WASHINGTON - US lawmakers said on Wednesday they were unhappy about the Palestinian leadership's decision to sign more than a dozen international conventions, and warned it could trigger a cutoff of US aid.
"It was extremely disappointing to me that (Palestinian Authority President Mahmoud Abbas) chose to take this action at the UN. It is counterproductive and doesn't move them closer to any final resolution," New York Representative Nita Lowey, the top Democrat on the US House of Representatives Appropriations Committee, said at a House hearing.
Abbas had pledged not to seek to join world bodies during US brokered peace negotiations that are scheduled to run until April 29. But he made a surprise announcement on Tuesday that he had signed the conventions,
citing anger at Israel's delay of a prisoner release.
The PA ambassador to the UN Ibrahim Khreeshi said Wednesday that there are "550 treaties and organizations that we can join" and that it will take the Palestinians three to four months to join the 15 international treaties and organizations Abbas signed on on Tuesday.
US Secretary of State John Kerry immediately announced that he was cancelling a trip to the region.
On Wednesday at the House subcommittee hearing on the UN budget, lawmakers questioned Samantha Power, the US ambassador to the United Nations, about Abbas' action.
They discussed whether it would trigger a US law that Palestinian membership in international agencies could prompt a withdrawal of financial aid to the Palestinian Authority and closure of their mission in Washington.
Power said it was too soon to determine what response would be appropriate. "We will need to see what it is they have submitted," she said.
Power went on to say the Obama administration opposes all unilateral actions that the Palestinians take to statehood, adding that there are no shortcuts to statehood, and that any unilateral actions could be "tremendously destructive" to the peace process.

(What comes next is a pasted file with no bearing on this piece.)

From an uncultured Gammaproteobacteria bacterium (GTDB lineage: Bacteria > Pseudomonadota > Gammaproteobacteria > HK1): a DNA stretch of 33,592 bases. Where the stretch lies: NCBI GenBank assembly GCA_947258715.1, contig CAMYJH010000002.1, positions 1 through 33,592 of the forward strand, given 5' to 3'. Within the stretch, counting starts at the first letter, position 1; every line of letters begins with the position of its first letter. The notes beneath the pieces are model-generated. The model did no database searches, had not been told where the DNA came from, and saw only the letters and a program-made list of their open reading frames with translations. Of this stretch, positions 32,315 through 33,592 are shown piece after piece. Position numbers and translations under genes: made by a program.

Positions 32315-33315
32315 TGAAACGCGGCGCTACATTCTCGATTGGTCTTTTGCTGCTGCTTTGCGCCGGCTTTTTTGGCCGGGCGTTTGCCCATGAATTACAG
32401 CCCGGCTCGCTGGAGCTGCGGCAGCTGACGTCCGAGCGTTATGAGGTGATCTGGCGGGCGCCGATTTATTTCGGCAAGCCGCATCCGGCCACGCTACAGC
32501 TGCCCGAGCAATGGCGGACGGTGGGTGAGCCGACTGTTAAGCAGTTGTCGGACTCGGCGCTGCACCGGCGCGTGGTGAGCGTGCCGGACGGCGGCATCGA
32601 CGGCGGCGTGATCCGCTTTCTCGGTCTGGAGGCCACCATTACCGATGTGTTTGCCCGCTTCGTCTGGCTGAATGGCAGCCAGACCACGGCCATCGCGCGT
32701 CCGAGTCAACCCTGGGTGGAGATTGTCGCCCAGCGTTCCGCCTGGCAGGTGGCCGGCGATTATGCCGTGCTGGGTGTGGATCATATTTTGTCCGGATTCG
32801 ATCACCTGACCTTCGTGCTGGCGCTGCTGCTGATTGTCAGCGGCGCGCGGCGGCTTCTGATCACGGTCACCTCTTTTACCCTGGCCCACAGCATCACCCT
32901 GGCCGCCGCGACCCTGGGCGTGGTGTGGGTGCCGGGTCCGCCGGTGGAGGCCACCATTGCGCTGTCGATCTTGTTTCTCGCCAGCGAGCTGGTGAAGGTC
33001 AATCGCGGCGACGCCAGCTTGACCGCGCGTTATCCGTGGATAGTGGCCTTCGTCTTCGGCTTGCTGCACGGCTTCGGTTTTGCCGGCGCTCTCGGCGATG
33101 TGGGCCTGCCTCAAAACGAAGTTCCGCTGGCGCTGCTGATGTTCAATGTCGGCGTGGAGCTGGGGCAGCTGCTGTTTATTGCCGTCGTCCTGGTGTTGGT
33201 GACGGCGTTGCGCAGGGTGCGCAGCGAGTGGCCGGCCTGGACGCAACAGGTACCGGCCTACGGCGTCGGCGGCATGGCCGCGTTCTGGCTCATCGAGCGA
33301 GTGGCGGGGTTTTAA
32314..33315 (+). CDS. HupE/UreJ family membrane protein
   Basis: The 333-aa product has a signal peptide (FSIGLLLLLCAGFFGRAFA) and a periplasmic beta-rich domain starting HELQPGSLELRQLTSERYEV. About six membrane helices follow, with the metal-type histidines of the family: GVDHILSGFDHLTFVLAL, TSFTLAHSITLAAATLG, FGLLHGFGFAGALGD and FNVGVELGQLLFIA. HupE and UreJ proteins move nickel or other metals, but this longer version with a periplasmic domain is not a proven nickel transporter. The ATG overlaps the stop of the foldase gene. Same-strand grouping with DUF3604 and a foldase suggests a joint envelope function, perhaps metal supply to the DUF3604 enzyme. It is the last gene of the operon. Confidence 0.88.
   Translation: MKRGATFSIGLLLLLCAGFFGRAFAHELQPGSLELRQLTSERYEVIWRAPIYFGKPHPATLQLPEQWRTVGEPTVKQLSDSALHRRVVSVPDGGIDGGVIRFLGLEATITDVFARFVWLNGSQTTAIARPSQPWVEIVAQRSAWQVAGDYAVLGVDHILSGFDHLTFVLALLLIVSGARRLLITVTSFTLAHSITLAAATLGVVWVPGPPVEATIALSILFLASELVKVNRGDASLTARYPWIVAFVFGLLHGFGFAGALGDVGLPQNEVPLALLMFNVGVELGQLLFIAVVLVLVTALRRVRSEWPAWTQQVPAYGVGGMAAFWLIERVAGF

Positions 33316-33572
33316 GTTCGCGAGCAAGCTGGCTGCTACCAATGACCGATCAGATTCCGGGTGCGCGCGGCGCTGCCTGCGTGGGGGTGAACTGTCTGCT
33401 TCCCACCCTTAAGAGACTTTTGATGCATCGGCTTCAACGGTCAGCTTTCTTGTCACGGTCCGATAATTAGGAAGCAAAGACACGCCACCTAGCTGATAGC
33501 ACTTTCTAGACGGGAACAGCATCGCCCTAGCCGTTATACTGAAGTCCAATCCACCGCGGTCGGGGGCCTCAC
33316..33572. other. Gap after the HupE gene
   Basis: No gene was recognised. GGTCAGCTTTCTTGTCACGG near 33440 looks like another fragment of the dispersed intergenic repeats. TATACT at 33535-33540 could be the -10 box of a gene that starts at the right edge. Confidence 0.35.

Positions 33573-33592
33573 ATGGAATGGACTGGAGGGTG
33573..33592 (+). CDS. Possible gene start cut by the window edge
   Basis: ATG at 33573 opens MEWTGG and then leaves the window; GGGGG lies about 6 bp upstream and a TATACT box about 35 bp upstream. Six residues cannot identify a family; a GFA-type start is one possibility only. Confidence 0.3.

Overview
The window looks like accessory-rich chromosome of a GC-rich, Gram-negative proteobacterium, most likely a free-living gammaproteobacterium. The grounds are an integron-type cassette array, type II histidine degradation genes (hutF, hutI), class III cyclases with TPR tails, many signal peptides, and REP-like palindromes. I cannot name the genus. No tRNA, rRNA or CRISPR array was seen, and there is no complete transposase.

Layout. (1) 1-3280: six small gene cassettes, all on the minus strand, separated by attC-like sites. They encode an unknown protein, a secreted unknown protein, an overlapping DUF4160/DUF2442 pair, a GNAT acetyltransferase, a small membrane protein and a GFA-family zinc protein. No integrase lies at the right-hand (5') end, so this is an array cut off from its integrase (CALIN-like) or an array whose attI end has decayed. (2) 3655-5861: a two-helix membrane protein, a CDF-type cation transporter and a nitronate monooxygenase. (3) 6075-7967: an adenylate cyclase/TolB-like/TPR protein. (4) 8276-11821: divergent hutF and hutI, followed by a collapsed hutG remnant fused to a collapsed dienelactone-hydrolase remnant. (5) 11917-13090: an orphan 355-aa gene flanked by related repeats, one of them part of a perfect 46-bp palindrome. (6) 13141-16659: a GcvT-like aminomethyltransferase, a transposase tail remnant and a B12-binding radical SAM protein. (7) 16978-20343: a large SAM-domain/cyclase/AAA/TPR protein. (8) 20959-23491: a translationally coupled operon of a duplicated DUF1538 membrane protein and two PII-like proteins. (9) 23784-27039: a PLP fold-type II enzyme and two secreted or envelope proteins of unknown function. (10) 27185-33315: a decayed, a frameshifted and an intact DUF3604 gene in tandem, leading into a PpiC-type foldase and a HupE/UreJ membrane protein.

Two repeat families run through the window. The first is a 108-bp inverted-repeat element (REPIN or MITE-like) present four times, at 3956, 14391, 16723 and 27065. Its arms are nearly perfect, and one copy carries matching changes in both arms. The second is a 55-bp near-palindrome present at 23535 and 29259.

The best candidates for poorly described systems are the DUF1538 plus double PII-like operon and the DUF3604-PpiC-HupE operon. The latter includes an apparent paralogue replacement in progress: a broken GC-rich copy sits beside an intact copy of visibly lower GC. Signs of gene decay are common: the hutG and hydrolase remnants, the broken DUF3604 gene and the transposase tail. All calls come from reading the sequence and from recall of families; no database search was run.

Representative Kay Granger, who chairs the subcommittee, said the Obama administration must make its opposition clear.
"The administration must send a clear message to the Palestinians that the only path to statehood is through a negotiated agreement with Israel, not through unilateral attempts at the UN," Granger said at the hearing.
The White House expressed its "disappointment" Wednesday by "unhelpful, unilateral actions both (Israel and Palestinians) have taken in recent days."
White House spokesman Josh Earnest went on to say that "tit for tat" actions and reactions by both the Israelis and Palestinians are "counterproductive," but the administration still believes there is a path forward.
"There is a path for us to diplomatically find a way for there to be a safe, secure Jewish state of Israel existing alongside an independent, secure Palestinian state as well. That is the ultimate goal."
Secretary of State John Kerry was "in close touch with our negotiating team, which remains on the ground in the region to continue discussions with the parties," Earnest continued.
Kerry spoke to both Prime Minister Netanyahu and Abbas on the phone on Wednesday, and representatives of the two sides were scheduled to meet on Wednesday evening with US envoy to the Mideast talks Martin Indyk in an attempt to resolve the differences between them.
In his conversation with Abbas, Kerry asked the PA president to "keep the door open for negotiations." The two agreed to stay in touch over the next few days.
The Associated Press and Reuters contributed to this report.